Aladdin Sane may be the greatest Bowie album of the glam rock era, produced by Ken Scott with a punchier, wider sound than Ziggy Stardust. Bowie’s touring band the Spiders From Mars remain in place, led by interstellar guitarist Mick Ronson, but jazz pianist Mike Garson’s playing is prominent, there are saxophones, flutes, strings, Mellotrons, Moog synths and a soulful trio of backing vocalists. There’s added grooviness to rockers such as Panic In Detroit, The Jean Genie and Cracked Actor and a lush romanticism on The Prettiest Star and Lady Grinning Soul. Drive In Saturday is a sci-fi doo wop blast, whilst the Brechtian cabaret of Time represents Bowie at his most imperiously melodramatic. Released in April 1973, Aladdin Sane became the fastest-selling British pop album since the Beatles, entering the UK charts at number one, where it remained for five weeks. By the summer, all five Bowie albums to date were in the UK charts simultaneously.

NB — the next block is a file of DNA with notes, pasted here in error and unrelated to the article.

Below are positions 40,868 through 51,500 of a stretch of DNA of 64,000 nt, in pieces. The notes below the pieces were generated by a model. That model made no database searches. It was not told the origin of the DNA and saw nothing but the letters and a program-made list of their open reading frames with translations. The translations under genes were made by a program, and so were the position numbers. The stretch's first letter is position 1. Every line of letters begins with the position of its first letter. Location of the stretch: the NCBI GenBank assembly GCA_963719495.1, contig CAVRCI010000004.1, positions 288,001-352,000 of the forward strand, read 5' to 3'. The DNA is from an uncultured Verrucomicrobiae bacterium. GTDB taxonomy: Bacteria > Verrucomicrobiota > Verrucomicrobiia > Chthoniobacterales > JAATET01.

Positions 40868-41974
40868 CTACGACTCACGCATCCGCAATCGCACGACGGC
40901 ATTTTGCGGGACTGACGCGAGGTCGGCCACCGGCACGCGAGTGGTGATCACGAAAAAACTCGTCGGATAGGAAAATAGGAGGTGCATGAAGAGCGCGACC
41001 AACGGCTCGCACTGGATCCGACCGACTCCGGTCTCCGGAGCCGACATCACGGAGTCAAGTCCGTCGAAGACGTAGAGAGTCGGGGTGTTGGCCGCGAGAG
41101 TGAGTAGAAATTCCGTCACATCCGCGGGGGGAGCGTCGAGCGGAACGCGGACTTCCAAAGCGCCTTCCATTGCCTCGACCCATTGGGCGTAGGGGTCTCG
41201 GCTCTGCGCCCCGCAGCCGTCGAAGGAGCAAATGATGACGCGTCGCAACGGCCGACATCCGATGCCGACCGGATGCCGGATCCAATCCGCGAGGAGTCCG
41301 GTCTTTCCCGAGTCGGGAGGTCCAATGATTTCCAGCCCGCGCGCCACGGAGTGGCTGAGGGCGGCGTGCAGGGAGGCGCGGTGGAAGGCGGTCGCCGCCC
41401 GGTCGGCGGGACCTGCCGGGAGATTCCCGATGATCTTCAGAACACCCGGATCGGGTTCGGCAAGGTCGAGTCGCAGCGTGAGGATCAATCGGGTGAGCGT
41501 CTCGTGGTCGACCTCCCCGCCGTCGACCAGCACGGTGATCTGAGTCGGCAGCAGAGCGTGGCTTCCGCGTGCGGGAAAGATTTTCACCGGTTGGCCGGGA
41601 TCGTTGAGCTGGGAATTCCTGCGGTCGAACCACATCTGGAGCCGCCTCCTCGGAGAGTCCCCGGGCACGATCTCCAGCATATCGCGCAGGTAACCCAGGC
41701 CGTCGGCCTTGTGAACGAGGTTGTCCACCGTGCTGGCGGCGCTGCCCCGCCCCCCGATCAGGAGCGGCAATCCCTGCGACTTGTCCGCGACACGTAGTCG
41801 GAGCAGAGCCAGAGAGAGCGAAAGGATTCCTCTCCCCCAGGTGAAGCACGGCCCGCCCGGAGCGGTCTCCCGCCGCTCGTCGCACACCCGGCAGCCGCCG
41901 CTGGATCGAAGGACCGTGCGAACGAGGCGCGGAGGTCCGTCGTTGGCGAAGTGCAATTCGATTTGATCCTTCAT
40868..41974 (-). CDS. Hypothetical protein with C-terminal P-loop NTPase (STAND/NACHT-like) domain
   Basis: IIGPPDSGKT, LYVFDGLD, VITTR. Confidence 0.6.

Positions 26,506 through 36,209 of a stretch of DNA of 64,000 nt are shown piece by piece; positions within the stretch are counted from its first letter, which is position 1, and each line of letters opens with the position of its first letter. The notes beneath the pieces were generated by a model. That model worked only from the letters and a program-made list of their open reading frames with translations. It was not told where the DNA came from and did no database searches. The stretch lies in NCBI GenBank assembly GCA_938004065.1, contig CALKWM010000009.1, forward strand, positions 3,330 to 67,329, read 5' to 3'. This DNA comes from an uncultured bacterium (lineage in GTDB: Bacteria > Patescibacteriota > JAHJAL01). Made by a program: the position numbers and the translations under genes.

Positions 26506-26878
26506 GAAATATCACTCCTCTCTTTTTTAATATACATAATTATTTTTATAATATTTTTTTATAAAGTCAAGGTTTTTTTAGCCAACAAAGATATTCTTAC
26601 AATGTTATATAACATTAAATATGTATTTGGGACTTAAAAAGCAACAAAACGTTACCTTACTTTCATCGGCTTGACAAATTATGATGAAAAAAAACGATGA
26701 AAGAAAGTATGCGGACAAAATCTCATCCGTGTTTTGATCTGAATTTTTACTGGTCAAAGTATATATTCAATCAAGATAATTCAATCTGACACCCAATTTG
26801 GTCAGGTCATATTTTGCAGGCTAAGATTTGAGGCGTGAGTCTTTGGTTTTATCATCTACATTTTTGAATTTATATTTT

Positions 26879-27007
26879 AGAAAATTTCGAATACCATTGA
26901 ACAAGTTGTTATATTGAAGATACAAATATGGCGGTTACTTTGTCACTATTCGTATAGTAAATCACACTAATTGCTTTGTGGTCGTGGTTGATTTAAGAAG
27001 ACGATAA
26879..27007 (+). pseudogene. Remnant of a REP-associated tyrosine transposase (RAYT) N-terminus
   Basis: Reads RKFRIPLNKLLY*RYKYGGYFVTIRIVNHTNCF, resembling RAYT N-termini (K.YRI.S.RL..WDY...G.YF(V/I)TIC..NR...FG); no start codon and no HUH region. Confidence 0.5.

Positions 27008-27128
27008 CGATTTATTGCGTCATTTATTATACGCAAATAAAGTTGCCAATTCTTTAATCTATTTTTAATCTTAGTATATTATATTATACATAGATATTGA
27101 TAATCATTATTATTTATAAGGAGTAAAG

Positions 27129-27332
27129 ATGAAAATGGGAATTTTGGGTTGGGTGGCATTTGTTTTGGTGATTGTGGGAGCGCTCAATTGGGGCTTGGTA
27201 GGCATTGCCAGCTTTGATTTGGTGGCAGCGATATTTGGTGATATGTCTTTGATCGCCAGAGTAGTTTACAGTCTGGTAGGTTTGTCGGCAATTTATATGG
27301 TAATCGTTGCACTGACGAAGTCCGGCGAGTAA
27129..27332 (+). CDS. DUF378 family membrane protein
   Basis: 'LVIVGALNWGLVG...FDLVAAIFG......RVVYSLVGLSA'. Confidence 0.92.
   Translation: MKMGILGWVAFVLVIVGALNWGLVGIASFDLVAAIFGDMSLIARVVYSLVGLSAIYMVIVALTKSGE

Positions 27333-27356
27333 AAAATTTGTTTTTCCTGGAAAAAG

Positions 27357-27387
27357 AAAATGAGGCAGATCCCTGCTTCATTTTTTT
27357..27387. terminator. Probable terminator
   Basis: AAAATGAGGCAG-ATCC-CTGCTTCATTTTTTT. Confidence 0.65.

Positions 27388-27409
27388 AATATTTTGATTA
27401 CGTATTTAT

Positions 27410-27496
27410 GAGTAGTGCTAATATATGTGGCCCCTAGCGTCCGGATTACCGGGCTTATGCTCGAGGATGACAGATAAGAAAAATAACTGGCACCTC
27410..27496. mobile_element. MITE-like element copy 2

What is its legacy?

LaRoche was hired as Bowie’s personal make-up artist and worked on the cover of Pinups (released October 1973). Duffy went on to take cover shots for Lodger (1979) and Scary Monsters… and Super Creeps (1980). The thunderbolt remained synonymous with Bowie throughout his career, becoming even more ubiquitous after his death. It has been used on clothing, fridge magnets, calendars, lighters, beer mats and widely parodied as memes featuring other celebrities. Lady Gaga has it tattooed on her side. An outtake from the session featured on the poster for the David Bowie Is exhibition in 2013. But Bowie himself never sported the bolt after that one photo session.

But Bowie himself never sported the bolt after that one photo session. He was already tiring of his rock persona, and publicly killed off Ziggy, Aladdin and the Spiders From Mars on July 3, 1973 at the Hammersmith Odeon, on the final show of his British tour. “I wasn’t at all surprised Aladdin Sane made my career,” Bowie once noted. “I packaged a totally credible plastic rock star, much better than any sort of Monkees fabrication. My plastic rocker was much more plastic than anybody’s.”

Where do you rate Aladdin Sane’s cover – and music – in Bowie’s cannon? Neil McCormick will be in the comments section of this article between 4pm and 5pm today